While more hospitals have implemented electronic health records in the three years since the Meaningful Use program went into effect, there remains a wide disparity in EHR adoption, with hundreds of hospitals still just using paper records, according to HIMSS, Forbes.com reports.
John Daniels, vice president of strategic relations for HIMSS, speaking at the Association of Health Care Journalists' meeting in Denver last week, said in a panel discussion that a little more than one-third (37 percent) of U.S. hospitals are in the final, most advanced three stages of EHR use, and that nearly 3 percent are in the most advanced stage. HIMSS maintains a seven-stage framework for monitoring hospitals' use and development of EHRs, the Electronic Medical Record Adoption Model (EMRAM) scale.
However, 6 percent of the more than 5,400 U.S. hospitals have not yet adopted EHRs, despite the fact that they're eligible for incentive payments for using EHRs meaningfully. Daniels noted that it's the smaller, more rural hospitals that don't have the resources to invest in the systems.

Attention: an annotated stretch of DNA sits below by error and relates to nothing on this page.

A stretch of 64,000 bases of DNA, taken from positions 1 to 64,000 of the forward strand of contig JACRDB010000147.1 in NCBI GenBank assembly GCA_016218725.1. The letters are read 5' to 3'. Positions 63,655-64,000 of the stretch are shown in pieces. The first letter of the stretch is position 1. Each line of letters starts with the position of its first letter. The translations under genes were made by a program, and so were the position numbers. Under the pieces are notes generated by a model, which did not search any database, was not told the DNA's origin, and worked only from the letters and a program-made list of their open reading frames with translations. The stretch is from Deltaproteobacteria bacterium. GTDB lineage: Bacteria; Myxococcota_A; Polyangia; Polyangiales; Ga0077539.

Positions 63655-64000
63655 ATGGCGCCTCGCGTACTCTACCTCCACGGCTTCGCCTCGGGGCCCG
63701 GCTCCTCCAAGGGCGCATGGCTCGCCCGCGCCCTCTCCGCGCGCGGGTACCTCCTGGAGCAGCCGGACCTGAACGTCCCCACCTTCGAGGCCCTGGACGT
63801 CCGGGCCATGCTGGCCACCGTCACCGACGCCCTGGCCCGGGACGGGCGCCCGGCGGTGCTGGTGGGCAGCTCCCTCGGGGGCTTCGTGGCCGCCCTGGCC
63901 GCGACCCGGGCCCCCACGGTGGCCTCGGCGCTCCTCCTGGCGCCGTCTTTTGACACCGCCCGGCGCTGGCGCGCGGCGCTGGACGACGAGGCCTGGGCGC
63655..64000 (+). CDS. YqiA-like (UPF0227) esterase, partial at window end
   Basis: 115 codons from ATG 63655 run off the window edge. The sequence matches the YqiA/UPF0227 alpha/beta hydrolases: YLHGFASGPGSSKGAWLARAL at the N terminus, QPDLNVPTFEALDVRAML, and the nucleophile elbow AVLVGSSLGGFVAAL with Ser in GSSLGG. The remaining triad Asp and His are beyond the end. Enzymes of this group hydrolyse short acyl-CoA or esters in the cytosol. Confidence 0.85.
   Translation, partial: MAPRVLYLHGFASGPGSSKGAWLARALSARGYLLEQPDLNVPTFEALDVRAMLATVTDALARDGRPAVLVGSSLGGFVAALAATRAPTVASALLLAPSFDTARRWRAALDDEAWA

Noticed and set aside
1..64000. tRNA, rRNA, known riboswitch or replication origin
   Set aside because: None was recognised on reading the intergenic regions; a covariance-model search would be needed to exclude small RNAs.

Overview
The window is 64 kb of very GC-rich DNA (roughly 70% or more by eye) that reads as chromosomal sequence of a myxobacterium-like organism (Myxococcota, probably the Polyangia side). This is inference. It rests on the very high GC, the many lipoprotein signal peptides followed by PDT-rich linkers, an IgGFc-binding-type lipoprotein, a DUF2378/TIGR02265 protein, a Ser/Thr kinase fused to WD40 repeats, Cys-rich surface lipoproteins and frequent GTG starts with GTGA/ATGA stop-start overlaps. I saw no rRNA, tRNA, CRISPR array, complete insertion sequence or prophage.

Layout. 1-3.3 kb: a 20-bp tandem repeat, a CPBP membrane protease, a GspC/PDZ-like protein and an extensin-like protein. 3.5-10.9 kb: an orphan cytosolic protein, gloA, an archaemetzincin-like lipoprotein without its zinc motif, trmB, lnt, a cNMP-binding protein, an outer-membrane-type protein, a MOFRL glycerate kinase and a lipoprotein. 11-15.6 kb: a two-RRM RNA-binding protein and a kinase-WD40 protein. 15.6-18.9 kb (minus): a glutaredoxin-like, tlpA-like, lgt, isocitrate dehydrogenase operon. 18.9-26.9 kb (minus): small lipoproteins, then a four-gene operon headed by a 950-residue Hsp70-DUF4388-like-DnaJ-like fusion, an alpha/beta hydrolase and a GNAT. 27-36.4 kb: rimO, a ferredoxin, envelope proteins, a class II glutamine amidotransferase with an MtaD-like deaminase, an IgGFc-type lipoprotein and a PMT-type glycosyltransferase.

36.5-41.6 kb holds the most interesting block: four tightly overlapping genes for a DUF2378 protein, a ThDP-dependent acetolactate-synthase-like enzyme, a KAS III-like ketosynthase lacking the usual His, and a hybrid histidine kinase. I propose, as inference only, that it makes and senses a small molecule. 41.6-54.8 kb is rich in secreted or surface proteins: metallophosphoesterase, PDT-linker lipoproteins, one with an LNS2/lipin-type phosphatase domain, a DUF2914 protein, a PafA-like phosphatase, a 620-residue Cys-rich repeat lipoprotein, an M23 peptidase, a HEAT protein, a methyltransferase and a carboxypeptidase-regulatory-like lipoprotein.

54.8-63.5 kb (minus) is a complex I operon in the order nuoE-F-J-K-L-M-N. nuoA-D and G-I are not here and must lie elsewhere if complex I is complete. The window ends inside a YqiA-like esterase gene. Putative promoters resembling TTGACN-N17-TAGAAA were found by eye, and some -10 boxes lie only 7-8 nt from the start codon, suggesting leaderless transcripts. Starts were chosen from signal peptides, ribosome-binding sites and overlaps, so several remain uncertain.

The report is consistent with other research, which has found smaller, rural hospitals and community health centers struggling to adopt EHRs and meet the Meaningful Use requirements. The research has raised concerns about whether the program will increase care disparities and if these hospitals will be able to stay afloat.
HIMSS also recently raised concerns that while many hospitals have adopted EHRs, a good number are "stuck" in the middle stages of EHR use and not taking full advantage of their systems.
To learn more:
- read the article